The National Oceanic and Atmospheric Administration reported that carbon dioxide levels measured in May at the Mauna Loa Observatory reached a value of 421 parts per million. This is 50% greater than pre-industrial levels and is in a range not seen on earth for millions of years.
Before the Industrial Revolution, CO2 levels fairly steadily measured around 280 parts per million, pretty much for all 6,000 years of human civilization. Since the Industrial Revolution began in the 18th century, humans have generated an estimated 1.5 trillion tons of CO2 pollution, much of which will continue to warm the atmosphere for thousands of years.
The present levels of carbon dioxide are comparable to those of an era known as the Pliocene Climatic Optimum, which took place over 4 million years ago.
The bulk of the human-generated carbon dioxide comes from burning fossil fuels for transportation and electrical generation, from cement and steel manufacturing, and from the depletion of natural carbon sinks caused by deforestation, agriculture, and other human impacts on the natural environment.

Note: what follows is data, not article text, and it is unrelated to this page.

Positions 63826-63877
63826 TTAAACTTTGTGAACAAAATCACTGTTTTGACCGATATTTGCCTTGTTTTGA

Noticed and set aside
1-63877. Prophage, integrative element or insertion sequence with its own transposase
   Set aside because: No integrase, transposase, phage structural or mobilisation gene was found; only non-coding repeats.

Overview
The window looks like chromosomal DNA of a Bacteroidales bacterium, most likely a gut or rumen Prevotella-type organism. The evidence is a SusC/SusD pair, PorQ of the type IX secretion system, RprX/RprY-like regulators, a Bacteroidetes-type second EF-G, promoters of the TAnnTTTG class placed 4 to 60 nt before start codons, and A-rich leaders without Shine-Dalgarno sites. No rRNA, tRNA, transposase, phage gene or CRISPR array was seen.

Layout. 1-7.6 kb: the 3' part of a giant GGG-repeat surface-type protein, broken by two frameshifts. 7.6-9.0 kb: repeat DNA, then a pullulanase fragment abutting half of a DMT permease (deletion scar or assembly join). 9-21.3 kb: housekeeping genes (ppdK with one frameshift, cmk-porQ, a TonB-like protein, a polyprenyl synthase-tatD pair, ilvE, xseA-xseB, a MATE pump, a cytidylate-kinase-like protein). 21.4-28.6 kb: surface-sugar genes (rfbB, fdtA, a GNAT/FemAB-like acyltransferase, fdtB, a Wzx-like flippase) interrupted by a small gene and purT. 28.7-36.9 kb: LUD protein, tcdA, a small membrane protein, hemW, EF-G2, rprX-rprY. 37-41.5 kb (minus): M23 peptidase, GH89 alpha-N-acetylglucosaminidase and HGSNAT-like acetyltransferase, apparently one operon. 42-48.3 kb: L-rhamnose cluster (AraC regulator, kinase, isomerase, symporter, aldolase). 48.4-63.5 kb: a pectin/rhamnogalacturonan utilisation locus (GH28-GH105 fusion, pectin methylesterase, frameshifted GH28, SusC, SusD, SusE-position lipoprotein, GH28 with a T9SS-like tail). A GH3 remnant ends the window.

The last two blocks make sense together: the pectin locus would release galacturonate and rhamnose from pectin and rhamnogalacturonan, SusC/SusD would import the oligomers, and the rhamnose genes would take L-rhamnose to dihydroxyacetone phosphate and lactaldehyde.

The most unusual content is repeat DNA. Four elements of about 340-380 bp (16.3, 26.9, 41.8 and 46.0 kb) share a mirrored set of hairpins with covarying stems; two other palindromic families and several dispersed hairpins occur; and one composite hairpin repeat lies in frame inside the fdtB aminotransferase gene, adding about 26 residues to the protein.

Humans are altering the climate in ways that are dramatically affecting the economy, infrastructure, and ecosystems across the planet. By trapping heat that would otherwise escape into space, greenhouse gases are causing the atmosphere to warm steadily, leading to increasingly erratic weather episodes ranging from extreme heat, droughts, and wildfires, to heavier precipitation, flooding, and tropical storm activity.
The relentless increase of carbon dioxide measured at Mauna Loa is a sober reminder that we need to take serious steps to try to mitigate the effects of climate change.
Photo, posted December 20, 2016, courtesy of Kevin Casey Fleming via Flickr.